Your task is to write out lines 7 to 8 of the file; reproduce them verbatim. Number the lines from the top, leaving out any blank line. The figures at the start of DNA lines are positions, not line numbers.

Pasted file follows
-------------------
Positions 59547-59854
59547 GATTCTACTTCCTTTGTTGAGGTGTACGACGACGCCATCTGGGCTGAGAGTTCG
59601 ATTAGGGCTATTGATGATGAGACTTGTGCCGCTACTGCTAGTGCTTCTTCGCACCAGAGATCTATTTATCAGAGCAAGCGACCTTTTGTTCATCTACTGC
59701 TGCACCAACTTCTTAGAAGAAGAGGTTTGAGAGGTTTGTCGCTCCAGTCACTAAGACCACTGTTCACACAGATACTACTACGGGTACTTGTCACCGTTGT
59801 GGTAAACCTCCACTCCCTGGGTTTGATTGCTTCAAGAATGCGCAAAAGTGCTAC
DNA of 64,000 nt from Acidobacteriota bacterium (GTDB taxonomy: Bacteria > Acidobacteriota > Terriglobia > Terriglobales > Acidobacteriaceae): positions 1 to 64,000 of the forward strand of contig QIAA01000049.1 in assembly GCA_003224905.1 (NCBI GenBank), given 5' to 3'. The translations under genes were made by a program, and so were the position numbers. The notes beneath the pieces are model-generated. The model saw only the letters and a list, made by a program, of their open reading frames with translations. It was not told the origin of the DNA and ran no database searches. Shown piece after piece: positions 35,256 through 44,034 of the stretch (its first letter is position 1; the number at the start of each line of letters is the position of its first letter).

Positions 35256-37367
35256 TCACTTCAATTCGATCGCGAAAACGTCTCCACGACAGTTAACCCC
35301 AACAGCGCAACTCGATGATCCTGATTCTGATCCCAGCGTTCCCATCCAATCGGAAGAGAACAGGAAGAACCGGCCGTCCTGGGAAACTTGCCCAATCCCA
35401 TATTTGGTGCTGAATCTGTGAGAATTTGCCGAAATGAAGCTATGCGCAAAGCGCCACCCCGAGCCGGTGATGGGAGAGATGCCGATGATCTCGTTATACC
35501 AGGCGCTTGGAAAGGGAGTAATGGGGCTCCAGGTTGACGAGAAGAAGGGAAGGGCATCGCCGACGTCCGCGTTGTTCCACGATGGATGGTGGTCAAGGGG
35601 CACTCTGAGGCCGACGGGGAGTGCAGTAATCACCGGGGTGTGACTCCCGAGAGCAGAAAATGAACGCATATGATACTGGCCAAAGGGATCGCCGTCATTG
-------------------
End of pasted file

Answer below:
Positions 35256-37367
35256 TCACTTCAATTCGATCGCGAAAACGTCTCCACGACAGTTAACCCC